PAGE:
Seen in the context of Reaney’s writing, this exhibition probes ideas of play, home, regionalism, symbolism, and the interplay between text and image. Through sketches, drawings, and paintings of emblems, figures and archetypes, as well as the Canadian landscape, the exhibition explores the themes most prevalent in his writings. (From the Spring Exhibitions invitation, McMichael Canadian Art Collection, April 17, 2008)
The Iconography of the Imagination:
The Art of James Reaney
McMichael Canadian Art Collection, Kleinburg, Ontario
January 26 to May 18, 2008
London, Ontario-based James Crerar Reaney has been a prolific and celebrated writer for more than six decades. During this time, Reaney has also found other means to express his thoughts. Although less known than his writings, visual art has been an ongoing component of Reaney’s creativity.
The Iconography of the Imagination: The Art of James Reaney is the first major public gallery exhibition to introduce Reaney’s artwork. It surveys his art from the 1940s to the late 1990s, and examines a variety of ideas that have accompanied Reaney throughout his literary career. Named after his periodical, Alphabet: A Semi-annual Devoted to the Iconography of the Imagination, the title of the exhibition reflects Reaney’s attitudes towards the process of art making. For Reaney, art is a symbol or expression of the human mind and its ability to imagine and create.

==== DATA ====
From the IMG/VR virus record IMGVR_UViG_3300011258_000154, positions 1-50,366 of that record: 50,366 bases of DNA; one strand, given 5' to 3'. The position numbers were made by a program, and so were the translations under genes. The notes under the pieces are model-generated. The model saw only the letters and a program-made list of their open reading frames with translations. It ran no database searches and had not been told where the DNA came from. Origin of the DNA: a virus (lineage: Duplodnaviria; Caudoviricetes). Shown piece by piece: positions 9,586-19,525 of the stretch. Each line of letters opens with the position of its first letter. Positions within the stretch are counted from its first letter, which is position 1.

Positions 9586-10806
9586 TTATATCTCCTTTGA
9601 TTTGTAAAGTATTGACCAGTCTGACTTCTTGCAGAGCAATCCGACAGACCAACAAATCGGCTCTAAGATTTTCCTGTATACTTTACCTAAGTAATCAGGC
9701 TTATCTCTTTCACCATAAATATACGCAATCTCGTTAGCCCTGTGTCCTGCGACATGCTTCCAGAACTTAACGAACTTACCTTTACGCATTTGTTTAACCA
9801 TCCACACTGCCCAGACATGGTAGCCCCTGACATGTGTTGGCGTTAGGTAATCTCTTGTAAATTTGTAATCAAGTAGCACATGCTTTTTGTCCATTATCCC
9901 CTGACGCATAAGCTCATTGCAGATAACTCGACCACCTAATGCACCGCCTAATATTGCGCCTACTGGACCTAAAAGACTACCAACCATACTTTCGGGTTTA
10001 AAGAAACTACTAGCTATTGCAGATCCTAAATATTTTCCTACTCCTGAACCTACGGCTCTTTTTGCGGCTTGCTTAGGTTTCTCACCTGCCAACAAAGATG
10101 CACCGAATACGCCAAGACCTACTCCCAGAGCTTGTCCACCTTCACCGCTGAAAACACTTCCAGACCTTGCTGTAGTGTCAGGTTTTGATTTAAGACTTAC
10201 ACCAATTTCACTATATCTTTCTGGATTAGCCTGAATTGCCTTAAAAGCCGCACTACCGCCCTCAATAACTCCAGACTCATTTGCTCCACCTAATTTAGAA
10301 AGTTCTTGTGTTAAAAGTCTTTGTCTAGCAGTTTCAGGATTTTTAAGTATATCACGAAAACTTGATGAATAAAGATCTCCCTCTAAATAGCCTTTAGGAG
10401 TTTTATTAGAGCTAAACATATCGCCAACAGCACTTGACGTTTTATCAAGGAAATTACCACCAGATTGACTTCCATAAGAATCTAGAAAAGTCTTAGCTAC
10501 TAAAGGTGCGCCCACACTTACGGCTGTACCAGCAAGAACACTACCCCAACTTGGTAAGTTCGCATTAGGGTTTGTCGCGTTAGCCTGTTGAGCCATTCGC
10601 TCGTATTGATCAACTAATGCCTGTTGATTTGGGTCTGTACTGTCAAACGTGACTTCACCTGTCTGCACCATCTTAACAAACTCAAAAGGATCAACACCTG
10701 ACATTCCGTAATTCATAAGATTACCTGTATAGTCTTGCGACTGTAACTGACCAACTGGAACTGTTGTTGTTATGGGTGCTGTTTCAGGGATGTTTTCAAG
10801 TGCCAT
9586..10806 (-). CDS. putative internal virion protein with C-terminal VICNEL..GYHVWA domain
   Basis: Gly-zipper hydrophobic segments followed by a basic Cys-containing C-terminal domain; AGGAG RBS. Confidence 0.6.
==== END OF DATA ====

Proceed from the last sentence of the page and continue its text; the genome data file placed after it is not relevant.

Reaney’s art is as diverse and multilayered as his writing. While it has a lighthearted and playful quality, it can also be thought-provoking. There are aspects of his artwork that tend towards the folkloric, revealing a fascination with archetypes, local subjects, and mythmaking. Similarly both his landscapes and figurative works are preoccupied with concepts of regionalism, home, and small town life.
Some of Reaney’s art can be described as semi-autobiographical, documentary, occasionally spiritual as it exposes the theological underpinning of his beliefs, and largely iconographical for its strong usage of symbolism. What is most unique in his art, however, is its consistent connection to the field of literature from where it is drawn. This continuity between the two creative disciplines is not only evident in the cross-referencing of ideas, but also in the incorporation of text with image.
Note from Susan Reaney: This text was written by Tom Smart, Director at the McMichael Canadian Art Collection, 2006-2010. The images below were taken by Linda Morita, Librarian and Archivist at the McMichael Canadian Art Collection, and are used by permission.
〈〈〈 ♦♥♦ 〉〉〉 To view the images in sequence, go to the large featured image at the top of this page and then click on the left and right arrow keys.
Photographer: Linda Morita, 2008
Photos courtesy of the McMichael Canadian Art Collection.